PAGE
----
It was that small a thing, just school starting. Blair would struggle with all the momentous changes in his life but he could deal; I just figured that like so many times in life, it would be a little thing that would hurt. I believe Blair enjoyed teaching and learning and not being a part of that after so many years would be tough. Plus, I was saturating myself day and night in the soundtrack from "The Scarlet Pimpernel" -- it just came together.

The Undiscovered Country is a case story that tests Blair's abilities as a cop. At the end, there is a scene of Jim whispering into Blair's ear, very affecting though the reader does not hear what Jim says. What prompted you to use this approach to the scene?

I actually wrote that scene before I finished the story. Another one of those things that just appeared complete in my head and I think I wrote it in one sitting. I saw it clearly, all of it, but since I was using Jim's POV I let him dictate how it would be presented. I did feel I was taking a risk when I wrote it but then that seems to be true with a lot of the more tender aspects in my writing. There just comes a time when I feel the moment is right for a little bit of an emotional stretch and I go for it. This scene has certainly been one of the most rewarding things I've ever written in Sentinel fan fiction.

The Longest Journey describes Dr. Stoddard's reaction to TSbyBS. Do you think Blair was snubbed by many of his former colleagues and professors after the episode, and what would it have taken to repair his reputation?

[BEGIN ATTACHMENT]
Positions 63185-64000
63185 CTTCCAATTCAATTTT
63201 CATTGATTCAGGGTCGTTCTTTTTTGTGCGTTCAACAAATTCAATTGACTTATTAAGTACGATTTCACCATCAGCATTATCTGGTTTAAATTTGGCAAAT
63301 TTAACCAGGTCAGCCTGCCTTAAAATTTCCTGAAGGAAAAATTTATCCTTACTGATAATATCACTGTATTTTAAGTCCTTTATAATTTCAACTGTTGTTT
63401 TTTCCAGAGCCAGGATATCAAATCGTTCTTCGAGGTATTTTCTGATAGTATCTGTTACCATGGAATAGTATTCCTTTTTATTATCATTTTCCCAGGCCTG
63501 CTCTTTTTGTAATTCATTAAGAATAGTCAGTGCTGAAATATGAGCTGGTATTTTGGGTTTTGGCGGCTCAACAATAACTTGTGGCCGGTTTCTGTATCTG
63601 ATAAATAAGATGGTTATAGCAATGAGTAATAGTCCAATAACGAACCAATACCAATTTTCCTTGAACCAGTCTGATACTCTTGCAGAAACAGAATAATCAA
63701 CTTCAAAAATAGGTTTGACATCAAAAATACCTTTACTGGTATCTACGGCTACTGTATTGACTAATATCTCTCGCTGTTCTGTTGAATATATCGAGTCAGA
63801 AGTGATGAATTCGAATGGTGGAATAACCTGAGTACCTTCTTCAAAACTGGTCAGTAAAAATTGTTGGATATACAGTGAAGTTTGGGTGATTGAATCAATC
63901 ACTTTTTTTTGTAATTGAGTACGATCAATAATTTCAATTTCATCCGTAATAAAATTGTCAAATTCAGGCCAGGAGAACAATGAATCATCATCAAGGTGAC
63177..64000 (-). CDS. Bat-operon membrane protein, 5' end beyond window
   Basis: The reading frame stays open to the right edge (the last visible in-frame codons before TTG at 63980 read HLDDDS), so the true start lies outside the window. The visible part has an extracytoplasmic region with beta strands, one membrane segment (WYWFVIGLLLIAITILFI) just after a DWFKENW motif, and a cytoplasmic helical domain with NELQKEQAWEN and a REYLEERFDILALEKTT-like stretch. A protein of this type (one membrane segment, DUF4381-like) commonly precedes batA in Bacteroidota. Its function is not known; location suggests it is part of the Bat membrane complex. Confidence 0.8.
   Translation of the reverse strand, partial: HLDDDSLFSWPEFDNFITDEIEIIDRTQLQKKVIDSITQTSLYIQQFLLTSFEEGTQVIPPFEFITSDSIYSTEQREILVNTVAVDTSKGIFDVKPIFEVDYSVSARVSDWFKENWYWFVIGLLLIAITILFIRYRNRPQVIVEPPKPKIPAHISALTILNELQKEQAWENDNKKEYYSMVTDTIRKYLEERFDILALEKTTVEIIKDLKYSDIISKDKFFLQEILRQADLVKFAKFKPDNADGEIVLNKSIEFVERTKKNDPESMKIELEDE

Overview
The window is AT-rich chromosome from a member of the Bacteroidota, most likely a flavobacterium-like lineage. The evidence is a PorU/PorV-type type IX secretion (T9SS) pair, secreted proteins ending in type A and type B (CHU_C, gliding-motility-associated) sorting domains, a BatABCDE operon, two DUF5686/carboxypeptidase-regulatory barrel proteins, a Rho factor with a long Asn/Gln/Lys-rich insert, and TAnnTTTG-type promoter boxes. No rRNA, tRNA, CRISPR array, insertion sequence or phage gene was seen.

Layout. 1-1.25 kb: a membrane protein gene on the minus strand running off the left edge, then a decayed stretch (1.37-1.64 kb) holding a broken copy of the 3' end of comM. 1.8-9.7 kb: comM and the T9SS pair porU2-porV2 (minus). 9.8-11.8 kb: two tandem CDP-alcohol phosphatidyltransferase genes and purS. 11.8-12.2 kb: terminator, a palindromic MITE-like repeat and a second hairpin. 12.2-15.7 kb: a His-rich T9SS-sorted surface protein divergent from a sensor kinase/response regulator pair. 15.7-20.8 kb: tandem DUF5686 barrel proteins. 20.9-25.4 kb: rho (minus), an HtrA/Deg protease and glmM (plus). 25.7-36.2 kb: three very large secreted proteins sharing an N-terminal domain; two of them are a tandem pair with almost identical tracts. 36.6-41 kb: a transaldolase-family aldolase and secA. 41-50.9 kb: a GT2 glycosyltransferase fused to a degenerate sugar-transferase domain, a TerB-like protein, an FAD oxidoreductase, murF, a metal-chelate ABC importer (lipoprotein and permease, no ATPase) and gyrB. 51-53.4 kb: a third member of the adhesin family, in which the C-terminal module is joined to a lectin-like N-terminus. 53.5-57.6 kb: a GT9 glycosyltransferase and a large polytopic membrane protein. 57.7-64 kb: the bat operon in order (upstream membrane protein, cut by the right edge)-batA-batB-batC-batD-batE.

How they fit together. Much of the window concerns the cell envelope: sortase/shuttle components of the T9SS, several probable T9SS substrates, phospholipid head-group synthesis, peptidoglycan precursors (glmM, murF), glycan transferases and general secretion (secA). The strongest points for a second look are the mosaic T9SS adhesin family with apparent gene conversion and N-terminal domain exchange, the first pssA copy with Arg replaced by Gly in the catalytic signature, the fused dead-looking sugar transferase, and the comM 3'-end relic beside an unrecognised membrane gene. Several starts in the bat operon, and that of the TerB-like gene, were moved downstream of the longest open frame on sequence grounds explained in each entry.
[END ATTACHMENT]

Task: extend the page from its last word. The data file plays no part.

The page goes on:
Boy, I've wrestled with that for some time. Actually, I'd like to think that Blair wouldn't be overwhelmingly shunned -- but then, I also don't think the Sentinel Secret was much of a Secret anymore. Blair was presented to us as a flawed character but one with such integrity and caring that I would hope he would have people in his life that would hesitate to just dump him. That story was written more with an eye towards Jim starting to give a bit of himself to try and make things better -- and also with the thought that Blair, knowing Jim, would realize the significance of the gesture. Once I decided to go forward with Blair being a cop I left myself open to a little bit of criticism by those who felt quite strongly that with Blair's reputation in ruins there was no way he could be accepted as a police officer. While this may be entirely true in real life, it didn't fit with where I wanted to go with my stories. However, I never ignored the damage that was done; aside from The Longest Journey I tried to weave little snapshots into my stories of how people interacted with Blair regarding his situation. They're subtle, but they're there.

You write often in the first person point of view. Do you feel using this POV helps you in your writing?

It's where I feel most comfortable. The few stories I wrote outside of that genre were much harder for me - and thus less fun. I really like getting into their thought processes. Plus, for all the faults of the series, the two characters were very well realized by the actors so they made it easy. Backing away and writing third person takes away the immediacy of the characters for me and I can't express them the way I'd like. There's an awful lot of power that comes with first person POV but a lot of responsibility, too. Sometimes you have to have the characters do and think things you may not want them to just to keep the story honest.

Your stories contain many touching scenes between Jim and Blair. Do these scenes come easily to you?

Yes. To be honest, the scenes where they interact are the reason I write the stories in the first place. But I usually come up with a plot first and then work in the gentler stuff as I go. My greatest pleasure is constructing a scene where the guys connect on a deeper level and make it work believably. Sometimes it's in the context of a plot and sometimes it's story in and of itself where there is a particular part of their relationship that I want to explore.

How do you deal with writer's block?